A home is often a place of comfort and refuge, a safe space where we can relax and rejuvenate. And while it certainly can be that, it’s important to remember that homes can also be dangerous. Several home-related risks and hazards include fire, carbon monoxide poisoning, falls, and injuries from household appliances. External forces like severe weather can also threaten people’s safety.
While it’s essential to be aware of the risks associated with homes, it’s also important to remember that they can be safe places to live. By taking simple precautions and being mindful of potential hazards, homeowners can help ensure that their home is comfortable and functional. Here are a few to be wary about as a homeowner.
According to the National Fire Protection Association, an estimated 350,000 house fires are in the United States each year. Here are a few things to keep in mind to help keep your home safe.
Homes need to have smoke detectors installed in the house. Smoke detectors are one of the most important safety devices in a home, yet according to the NFPA, about 70% of fire-related deaths at home resulted from fires in homes with no working smoke alarms. Install smoke detectors on every home floor and within the proximity of all sleeping areas. Test them monthly and replace the batteries at least once a year.
You must also keep flammable items away from heat sources. It would help if you kept newspapers, magazines, lint, and clothing at least three feet away from heaters, stoves, and fireplaces.
Keep an eye out for electrical hazards. Things like overloaded outlets and frayed or damaged cords can cause fires. If you see any threats, have them repaired by a professional immediately.
While most people know the dangers of carbon monoxide poisoning, it’s important to remember that it is a real threat. Carbon monoxide is an odorless, colorless gas produced by anything that burns fuel, such as furnaces, water heaters, dryers, and fireplaces. When inhaled, it can cause serious health problems, including death.
Install a carbon monoxide detector in your home to protect yourself and your family from carbon monoxide poisoning. Place it near your home’s sleeping areas so you can hear it if it goes off. Test the batteries every month and replace them as needed.
Gas is also a common source of carbon monoxide poisoning. If you have a gas stove, open the windows when cooking and never leave the house with the furnace turned on. You can also get a gas safety certificate assessment done by a professional to ensure your home is safe. Fortunately, you can get the service online to ensure safety against carbon monoxide poisoning.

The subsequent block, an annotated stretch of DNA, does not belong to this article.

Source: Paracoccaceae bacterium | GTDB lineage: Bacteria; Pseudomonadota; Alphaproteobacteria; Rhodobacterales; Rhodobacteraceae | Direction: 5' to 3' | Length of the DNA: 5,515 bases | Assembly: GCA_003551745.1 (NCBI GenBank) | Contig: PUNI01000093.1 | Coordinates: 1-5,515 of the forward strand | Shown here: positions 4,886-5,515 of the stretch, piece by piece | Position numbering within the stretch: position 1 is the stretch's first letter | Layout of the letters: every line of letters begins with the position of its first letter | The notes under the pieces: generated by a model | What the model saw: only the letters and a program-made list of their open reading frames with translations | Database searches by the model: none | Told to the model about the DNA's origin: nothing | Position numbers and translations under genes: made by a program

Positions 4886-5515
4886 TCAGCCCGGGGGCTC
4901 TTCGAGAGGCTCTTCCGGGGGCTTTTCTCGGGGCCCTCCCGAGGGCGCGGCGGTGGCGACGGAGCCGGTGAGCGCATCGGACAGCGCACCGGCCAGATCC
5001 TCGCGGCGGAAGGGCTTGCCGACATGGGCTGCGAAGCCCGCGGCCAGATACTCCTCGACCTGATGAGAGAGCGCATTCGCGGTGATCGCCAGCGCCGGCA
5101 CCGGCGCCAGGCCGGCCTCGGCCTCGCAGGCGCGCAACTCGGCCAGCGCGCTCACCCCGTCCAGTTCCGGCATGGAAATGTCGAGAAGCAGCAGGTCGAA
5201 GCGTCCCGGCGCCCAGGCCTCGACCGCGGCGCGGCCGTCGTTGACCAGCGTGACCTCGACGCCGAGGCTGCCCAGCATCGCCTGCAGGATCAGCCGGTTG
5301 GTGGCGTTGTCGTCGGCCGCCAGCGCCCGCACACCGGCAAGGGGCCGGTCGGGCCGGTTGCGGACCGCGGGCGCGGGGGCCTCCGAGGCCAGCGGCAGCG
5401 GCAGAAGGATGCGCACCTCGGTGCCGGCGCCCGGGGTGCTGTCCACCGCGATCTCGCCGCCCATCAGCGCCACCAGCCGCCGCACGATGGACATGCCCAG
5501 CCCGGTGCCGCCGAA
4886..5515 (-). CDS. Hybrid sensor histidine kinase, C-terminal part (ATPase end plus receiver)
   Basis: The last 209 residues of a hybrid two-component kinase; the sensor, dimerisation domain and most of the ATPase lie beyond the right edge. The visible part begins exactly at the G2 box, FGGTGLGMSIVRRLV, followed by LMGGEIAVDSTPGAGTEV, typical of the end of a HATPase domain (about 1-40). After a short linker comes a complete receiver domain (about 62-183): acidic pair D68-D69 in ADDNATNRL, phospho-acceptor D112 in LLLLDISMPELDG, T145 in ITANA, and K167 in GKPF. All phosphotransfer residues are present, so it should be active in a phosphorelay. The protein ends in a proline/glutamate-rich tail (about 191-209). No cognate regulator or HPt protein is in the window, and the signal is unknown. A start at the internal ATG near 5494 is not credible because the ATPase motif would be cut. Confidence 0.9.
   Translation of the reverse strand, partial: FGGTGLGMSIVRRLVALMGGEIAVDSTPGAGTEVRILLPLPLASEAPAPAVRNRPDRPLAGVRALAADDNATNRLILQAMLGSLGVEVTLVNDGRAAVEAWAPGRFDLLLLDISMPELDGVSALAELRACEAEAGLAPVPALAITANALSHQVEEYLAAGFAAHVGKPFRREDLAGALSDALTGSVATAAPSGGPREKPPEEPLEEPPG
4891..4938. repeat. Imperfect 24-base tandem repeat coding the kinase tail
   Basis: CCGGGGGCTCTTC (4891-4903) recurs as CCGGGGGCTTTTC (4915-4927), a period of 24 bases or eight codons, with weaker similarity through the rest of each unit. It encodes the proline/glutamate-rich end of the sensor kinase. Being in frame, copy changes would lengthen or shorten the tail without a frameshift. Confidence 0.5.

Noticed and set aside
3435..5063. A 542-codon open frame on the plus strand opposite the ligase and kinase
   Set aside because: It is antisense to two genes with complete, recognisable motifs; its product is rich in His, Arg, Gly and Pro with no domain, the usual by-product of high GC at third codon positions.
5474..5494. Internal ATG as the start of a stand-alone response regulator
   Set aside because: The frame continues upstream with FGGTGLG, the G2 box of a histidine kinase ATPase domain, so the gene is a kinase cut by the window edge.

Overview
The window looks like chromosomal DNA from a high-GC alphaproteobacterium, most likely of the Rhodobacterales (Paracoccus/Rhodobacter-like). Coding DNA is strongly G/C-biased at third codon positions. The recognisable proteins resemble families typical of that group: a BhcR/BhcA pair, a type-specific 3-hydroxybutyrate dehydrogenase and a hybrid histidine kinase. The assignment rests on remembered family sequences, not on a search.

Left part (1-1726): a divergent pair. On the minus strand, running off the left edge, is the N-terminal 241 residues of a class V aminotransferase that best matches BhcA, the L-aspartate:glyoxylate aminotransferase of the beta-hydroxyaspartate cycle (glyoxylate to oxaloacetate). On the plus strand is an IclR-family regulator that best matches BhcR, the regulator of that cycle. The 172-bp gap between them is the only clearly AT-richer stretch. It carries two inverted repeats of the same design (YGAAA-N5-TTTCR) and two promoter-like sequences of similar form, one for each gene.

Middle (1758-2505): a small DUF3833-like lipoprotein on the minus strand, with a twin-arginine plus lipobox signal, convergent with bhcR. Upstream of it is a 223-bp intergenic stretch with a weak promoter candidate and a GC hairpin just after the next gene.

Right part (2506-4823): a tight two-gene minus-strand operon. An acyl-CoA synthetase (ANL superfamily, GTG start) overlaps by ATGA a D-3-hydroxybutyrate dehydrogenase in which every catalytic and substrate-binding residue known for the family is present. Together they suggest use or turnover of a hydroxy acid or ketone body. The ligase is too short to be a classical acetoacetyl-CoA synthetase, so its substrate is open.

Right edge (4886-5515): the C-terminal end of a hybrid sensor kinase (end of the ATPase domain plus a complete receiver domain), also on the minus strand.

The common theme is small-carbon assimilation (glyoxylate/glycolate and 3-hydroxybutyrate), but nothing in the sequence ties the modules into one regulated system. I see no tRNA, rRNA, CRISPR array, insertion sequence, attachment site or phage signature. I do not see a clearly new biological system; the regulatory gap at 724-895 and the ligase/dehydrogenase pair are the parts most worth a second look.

If you suspect that there may be carbon monoxide in your home, you can open doors and windows to ventilate the area and call emergency services immediately.
Falls are one of the leading causes of injuries in the home, especially for seniors. According to the Centers for Disease Control and Prevention, one in four adults aged 65 years or older falls annually.
You can do a few things to help prevent falls in your home. First, make sure that all areas are well-lit. This step will help you see potential hazards before they become a problem.
Second, keep your home clean and free of clutter. Clutter can be a trip hazard, so tidy up regularly. Decluttering can also help you see potential risks that you might otherwise miss.
Third, make sure that all flooring is in good condition. Repair any cracked or uneven surfaces to help prevent trips and falls.
Fourth, install grab bars in your bathroom and other areas where you may need them. Grab bars can help you maintain your balance and avoid falls.
Last, wear shoes inside the house. Shoes with good treads will help you stay steady on your feet and avoid slips and falls.
Another danger in the home is electrocution. According to the U.S. Consumer Product Safety Commission, about 4,000 people get electrocuted each year.
You can help prevent electrocutions by following a few simple safety tips:
- Never use electrical appliances while standing in water.
- Always unplug electrical appliances before cleaning them.
- Don’t overload outlets or extension cords.
- Keep electrical cords away from heat sources and out of high traffic areas where they could be damaged.
Last, have any electrical work done by a licensed electrician. This tip is essential if you’re planning on doing any major renovations or if you live in an older home with outdated wiring.
There are a few dangers to be aware of in the home. These include fires, carbon monoxide poisoning, falls, and electrocutions. You can help prevent these risks by taking simple precautions, such as keeping your home clean and well-lit, maintaining flooring, and using electrical appliances safely. If you have any concerns about safety in your home, consult a professional.